(On the Importance of Keeping Updated)
One reason I enjoy checking out profiles of friends and acquaintances on Facebook is because I get to have a glimpse of other people’s mindsets and worldviews, how they think and how they react to various issues. This somehow helps me validate and reaffirm or reconsider and reassess my own ideas and opinions. Reading postings on Facebook can be a fun way to practice psychoanalysis—we get to analyze not only other people’s mode of thinking but also our own.
For instance, I read a post on Facebook that declared, “Ang tunay na matalino ay hindi nagre-review; umaasa lang sa stock knowledge [‘A truly intelligent person doesn’t review; s/he relies on stock knowledge’].”
Do you agree with that?
I don’t. To me, the person who posted that statement is simply giving a haughty excuse not to study, justifying procrastination or mere laziness.
Being finished with schooling doesn’t mean you’re done with learning. Literature, science, technology, language, culture, and other bodies of knowledge are like living things—they grow, develop, change, evolve, and may even assume new definitions and descriptions as new discoveries are made. As rational beings—and especially to parents who have schoolchildren—we need to keep up with the changes and developments. This can slow down the widening of the gap that inevitably develops between older and younger generations.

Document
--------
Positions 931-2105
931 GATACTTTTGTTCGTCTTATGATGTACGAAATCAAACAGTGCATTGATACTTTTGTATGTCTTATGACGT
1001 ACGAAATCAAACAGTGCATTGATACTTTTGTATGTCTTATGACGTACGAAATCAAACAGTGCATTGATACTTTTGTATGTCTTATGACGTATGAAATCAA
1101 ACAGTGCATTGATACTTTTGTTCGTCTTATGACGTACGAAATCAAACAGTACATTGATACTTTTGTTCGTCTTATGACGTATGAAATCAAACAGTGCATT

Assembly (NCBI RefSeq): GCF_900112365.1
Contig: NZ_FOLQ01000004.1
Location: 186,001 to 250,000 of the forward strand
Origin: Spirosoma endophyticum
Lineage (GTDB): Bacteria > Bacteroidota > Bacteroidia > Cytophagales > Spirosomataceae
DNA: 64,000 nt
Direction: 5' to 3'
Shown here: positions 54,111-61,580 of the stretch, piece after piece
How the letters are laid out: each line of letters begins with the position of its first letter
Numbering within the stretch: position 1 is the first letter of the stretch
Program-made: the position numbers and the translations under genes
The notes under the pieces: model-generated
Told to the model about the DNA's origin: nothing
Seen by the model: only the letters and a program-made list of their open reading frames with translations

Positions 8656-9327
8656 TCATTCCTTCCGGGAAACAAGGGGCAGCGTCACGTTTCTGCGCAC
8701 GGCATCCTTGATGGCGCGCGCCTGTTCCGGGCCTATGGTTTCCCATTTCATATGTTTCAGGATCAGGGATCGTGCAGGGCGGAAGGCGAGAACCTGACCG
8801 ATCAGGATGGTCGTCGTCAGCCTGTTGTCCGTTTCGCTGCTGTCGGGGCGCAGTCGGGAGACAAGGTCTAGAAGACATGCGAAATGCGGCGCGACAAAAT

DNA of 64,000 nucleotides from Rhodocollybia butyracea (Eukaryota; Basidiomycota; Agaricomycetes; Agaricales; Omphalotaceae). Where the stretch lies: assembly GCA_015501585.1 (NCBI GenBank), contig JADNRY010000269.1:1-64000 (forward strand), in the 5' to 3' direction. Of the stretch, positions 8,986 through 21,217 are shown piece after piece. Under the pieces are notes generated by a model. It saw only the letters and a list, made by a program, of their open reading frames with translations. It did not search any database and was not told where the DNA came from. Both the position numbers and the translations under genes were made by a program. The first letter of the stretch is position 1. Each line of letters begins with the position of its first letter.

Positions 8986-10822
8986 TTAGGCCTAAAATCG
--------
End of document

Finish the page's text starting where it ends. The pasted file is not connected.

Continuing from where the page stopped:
If we rely only on our stock knowledge—sets of information usually learned back in our student days—we take the risk of nurturing a mindset that has become outdated, obsolete, and irrelevant. What was true in the past may no longer hold true in the present, so we should always be in check if what we have in stock in our brains is still correct and relevant. How? Simple: By taking the time to read and do bits of research and by acknowledging that people, regardless of age, need to study.
Some Old Facts that No Longer Hold True
Here are examples of old information that I learned during my elementary and highschool days which no longer hold true today. If I haven’t been continually updating my knowledge, relying only on my stock knowledge, I would not know the current updates.
Old/obsolete information: There were nine planets in the Solar System: Mercury, Venus, Earth, Mars, Jupiter, Saturn, Uranus, Neptune, and Pluto.
Current fact: In 2006, Pluto has been demoted into a dwarf planet, joining Ceres and Eris and other smaller celestial bodies orbiting the Sun. So, now there are eight planets in the Solar System.
Old/obsolete information: The Philippine national language was Tagalog.
Current fact: Since 1987, the Philippine national language is officially called Filipino.
Old/obsolete information: Geographically, Canada was divided into 10 provinces—Alberta, British Columbia, Labrador and Newfoundland, Manitoba, Nova Scotia, New Brunswick, Ontario, Prince Edward Island, Quebec, Saskatchewan—and two territories—Yukon and Northwest Territories.
Current fact: Now Canada has 10 provinces and three territories. In 1999, Nunavut separated officially from Northwest Territories via the Nunavut Act, making it Canada’s third territory.
The Last Leaf
A truly intelligent person is someone who regularly studies and learns new information. By continually updating our knowledge, we remain in touch with the current worldview. In the Internet age, this is not a difficult task anyway; all we really need are a sense of curiosity and a passion for learning.